A VOCSN multi-function ventilator, partially disassembled to show its inner electronics, is pictured at Ventec Life Systems in Bothell, Washington. GM will lend a hand, and its suppliers are already being called on to manufacture parts. / Reuters
An update was published Monday afternoon, with GM's announcement that it was entering into a partnership with Ventec called "Project V," with the goal of building 200,000 ventilators at a GM facility in Kokomo, Indiana. Here's a link to that story. Monday morning's story on the topic appears below.
The U.S. auto industry is scrambling to lend a hand in the fight against the COVID-19 coronavirus pandemic following an announcement late Friday by General Motors that it was helping a Washington state medical technology company increase production of badly needed ventilators.
Separately, Elon Musk has chimed in about ventilators on Twitter, saying that “We expect to have over ~1,200 to distribute this week. Getting them delivered, installed and operating is the harder part.” It’s not clear what ventilators he’s referring to or where they are coming from; Autoblog sought comment from Tesla.
GM in a statement Friday said it was partnering with Ventec Life Systems, a Bothell, Washington-based maker of a multi-function hospital-grade ventilator. GM said it would lend support via its manufacturing know-how, logistics and purchasing power, but it has declined to offer further details. Crain’s Detroit Business reported Sunday that several GM suppliers, including Magna International and BorgWarner, are being pressed into duty to see if they can manufacture ventilator parts. One of them, Meridian Lightweight Technologies Holdings, is helping the automaker procure six different magnesium compressor components for an estimated 200,000 ventilators, the publication reports.
Both GM and Ford have confirmed having discussions last week with White House officials about helping boost production of ventilators. The Society of Critical Care Medicine projects that the U.S. has only around 200,000 of the machines available but may need 960,000 as the pandemic worsens. Governments in Italy and the U.K. have also approached automakers about lending their expertise to increase production of ventilators and other needed medical equipment.
President Trump has yet to wield the Defense Production Act, a law passed by Congress during the Korean War to force private industries to manufacture goods needed during times of public crisis, citing resistance from private businesses. GM, Ford and Fiat Chrysler announced last week plans to temporarily shut down their U.S. assembly plants to safeguard workers against the coronavirus spread. He also tweeted that “Ford, General Motors and Tesla are being given the go ahead to make ventilators and other metal products, FAST!” though it wasn’t immediately clear what he was referring to as the automakers' efforts seemed to be well under way days before his tweet.
Ford, General Motors and Tesla are being given the go ahead to make ventilators and other metal products, FAST! @fema Go for it auto execs, lets see how good you are? @RepMarkMeadows @GOPLeader @senatemajldr
— Donald J. Trump (@realDonaldTrump) March 22, 2020
While the Detroit automakers famously quit producing cars and re-tooled their plants to build war munitions during World War II, earning Detroit the label “Arsenal of Democracy,” experts say similarly converting auto plants over to build ventilators would not be simple. There are issues of intellectual property, FDA certification, designing new tooling to make parts and the need to create cleanrooms for production and sourcing non-allergenic materials.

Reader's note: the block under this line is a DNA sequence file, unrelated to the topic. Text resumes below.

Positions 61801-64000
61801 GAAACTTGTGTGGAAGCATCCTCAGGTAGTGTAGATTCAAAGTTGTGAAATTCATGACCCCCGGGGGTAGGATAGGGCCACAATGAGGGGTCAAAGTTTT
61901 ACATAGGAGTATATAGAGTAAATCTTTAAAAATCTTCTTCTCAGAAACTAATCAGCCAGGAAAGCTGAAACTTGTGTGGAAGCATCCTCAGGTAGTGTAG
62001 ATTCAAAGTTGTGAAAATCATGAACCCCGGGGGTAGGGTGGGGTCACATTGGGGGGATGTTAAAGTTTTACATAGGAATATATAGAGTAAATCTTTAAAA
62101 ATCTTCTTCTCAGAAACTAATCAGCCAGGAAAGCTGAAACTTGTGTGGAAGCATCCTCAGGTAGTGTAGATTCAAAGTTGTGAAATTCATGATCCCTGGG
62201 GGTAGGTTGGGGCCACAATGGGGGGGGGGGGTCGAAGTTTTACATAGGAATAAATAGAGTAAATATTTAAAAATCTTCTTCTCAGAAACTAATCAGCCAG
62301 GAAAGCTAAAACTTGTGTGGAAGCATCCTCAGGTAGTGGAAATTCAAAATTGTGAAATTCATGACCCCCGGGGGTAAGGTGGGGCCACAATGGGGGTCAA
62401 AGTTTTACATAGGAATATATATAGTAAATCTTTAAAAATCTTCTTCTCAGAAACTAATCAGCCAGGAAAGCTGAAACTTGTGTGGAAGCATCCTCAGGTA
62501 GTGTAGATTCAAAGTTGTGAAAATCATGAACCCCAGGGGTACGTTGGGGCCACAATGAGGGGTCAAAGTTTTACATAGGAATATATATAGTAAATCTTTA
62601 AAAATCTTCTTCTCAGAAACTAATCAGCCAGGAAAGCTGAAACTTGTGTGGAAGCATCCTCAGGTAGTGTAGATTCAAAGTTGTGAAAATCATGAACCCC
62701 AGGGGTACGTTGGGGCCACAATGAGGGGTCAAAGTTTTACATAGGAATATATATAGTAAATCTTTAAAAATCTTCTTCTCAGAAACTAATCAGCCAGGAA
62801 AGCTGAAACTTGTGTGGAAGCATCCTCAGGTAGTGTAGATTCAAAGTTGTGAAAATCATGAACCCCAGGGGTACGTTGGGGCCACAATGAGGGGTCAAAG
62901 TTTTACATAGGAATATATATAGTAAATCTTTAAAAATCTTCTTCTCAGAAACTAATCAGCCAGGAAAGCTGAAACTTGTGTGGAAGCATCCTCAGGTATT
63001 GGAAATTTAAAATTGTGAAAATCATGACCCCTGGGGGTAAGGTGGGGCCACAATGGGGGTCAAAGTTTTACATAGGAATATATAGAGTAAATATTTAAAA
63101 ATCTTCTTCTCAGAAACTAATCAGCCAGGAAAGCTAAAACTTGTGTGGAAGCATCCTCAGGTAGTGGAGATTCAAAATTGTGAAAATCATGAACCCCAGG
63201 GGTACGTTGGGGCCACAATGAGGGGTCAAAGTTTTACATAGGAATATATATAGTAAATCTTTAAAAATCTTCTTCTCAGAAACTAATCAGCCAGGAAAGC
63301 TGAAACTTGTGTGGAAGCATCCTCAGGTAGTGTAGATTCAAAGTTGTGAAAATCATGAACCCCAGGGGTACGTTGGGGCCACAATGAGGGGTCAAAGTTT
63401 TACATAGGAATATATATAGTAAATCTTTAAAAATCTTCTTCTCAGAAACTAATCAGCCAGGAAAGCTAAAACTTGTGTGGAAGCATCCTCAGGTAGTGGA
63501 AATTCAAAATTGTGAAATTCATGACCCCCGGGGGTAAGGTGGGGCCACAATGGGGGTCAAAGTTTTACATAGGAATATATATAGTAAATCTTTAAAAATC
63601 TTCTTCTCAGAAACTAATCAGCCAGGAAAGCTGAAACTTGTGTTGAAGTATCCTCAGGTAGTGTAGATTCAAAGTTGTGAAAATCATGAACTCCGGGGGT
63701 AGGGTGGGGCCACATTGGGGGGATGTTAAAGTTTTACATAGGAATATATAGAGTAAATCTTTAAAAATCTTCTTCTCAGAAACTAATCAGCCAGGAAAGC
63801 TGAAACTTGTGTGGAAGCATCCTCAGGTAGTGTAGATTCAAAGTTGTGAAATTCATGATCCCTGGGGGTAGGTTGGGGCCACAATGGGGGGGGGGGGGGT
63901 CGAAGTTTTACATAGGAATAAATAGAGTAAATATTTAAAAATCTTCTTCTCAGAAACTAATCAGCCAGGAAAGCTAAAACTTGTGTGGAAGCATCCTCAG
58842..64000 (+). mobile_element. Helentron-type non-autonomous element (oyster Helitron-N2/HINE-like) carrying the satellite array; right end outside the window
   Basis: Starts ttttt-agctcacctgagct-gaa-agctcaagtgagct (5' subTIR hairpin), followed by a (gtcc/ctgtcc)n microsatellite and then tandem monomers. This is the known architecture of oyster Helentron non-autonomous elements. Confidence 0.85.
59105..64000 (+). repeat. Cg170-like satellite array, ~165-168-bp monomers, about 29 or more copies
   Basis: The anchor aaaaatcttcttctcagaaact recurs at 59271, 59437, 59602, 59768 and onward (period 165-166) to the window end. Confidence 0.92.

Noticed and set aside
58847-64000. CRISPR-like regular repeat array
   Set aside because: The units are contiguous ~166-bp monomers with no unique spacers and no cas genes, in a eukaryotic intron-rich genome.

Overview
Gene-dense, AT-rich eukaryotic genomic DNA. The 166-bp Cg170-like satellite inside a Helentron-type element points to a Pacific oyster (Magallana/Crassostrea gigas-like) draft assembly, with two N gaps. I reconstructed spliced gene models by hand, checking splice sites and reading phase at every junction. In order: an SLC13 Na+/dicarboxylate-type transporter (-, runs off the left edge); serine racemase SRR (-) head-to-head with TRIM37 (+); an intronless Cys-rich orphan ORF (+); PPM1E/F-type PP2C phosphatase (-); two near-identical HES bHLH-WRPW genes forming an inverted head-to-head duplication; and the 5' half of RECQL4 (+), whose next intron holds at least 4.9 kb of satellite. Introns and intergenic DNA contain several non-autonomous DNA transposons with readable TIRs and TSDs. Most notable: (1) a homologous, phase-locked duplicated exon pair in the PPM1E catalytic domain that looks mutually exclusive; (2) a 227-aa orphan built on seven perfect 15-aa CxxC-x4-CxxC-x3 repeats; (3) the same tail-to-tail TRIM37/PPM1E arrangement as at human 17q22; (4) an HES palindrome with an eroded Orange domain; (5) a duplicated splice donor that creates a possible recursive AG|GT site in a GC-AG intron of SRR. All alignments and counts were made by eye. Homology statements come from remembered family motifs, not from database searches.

Willy Shih, a professor at Harvard Business School who focuses on manufacturing and supply chains, estimates it could take an automaker up to a year to overcome those hurdles and prepare a dedicated assembly line to build complete ventilator units.
“It just seems to be easier to let me go pour money into Medtronic or somebody who makes those machines now and just increase their capacity,” he said. “This is not like sticking a tube from your HVAC system into somebody’s lungs.”
How exactly the effort is being coordinated among automakers and suppliers, and to what degree, isn’t yet clear. GM’s statement on Friday was done in concert with StopTheSpread.org, a consortium of private industry interests rallying to fight the coronavirus. Musk over the weekend tweeted that he had discussed engineering “state-of-the-art” ventilators with Medtronic, which elicited a statement in response from the manufacturer itself. Tesla also sent out tens of thousand of N95 respirator masks to states over the weekend.
Addressing #COVID19 is a group effort. We are grateful for the discussion with @ElonMusk and @Tesla as we work across industries to solve problems and get patients and hospitals the tools they need to continue saving lives. We're all in this together. https://t.co/MdZ3u8k2nR
— Medtronic (@Medtronic) March 21, 2020
Ford, meanwhile, issued a statement at the same time it was announcing further production shutdowns in its International Markets Group in India, South Africa, Thailand and Vietnam, and adding to further plant shutdowns in the U.K.
“As America’s largest producer of vehicles and top employer of autoworkers, Ford stands ready to help the administration in any way we can, including the possibility of producing ventilators and other equipment,” the automaker says. “We have had preliminary discussions with the U.S. and U.K. governments and looking into the feasibility. It’s vital that we all pull together to help the country weather this crisis and come out the other side stronger than ever.”
It may not be long before we know more specifically what Ford means by that. Developments are happening quickly on the ventilator front in the war on the coronavirus. Expect further updates soon.
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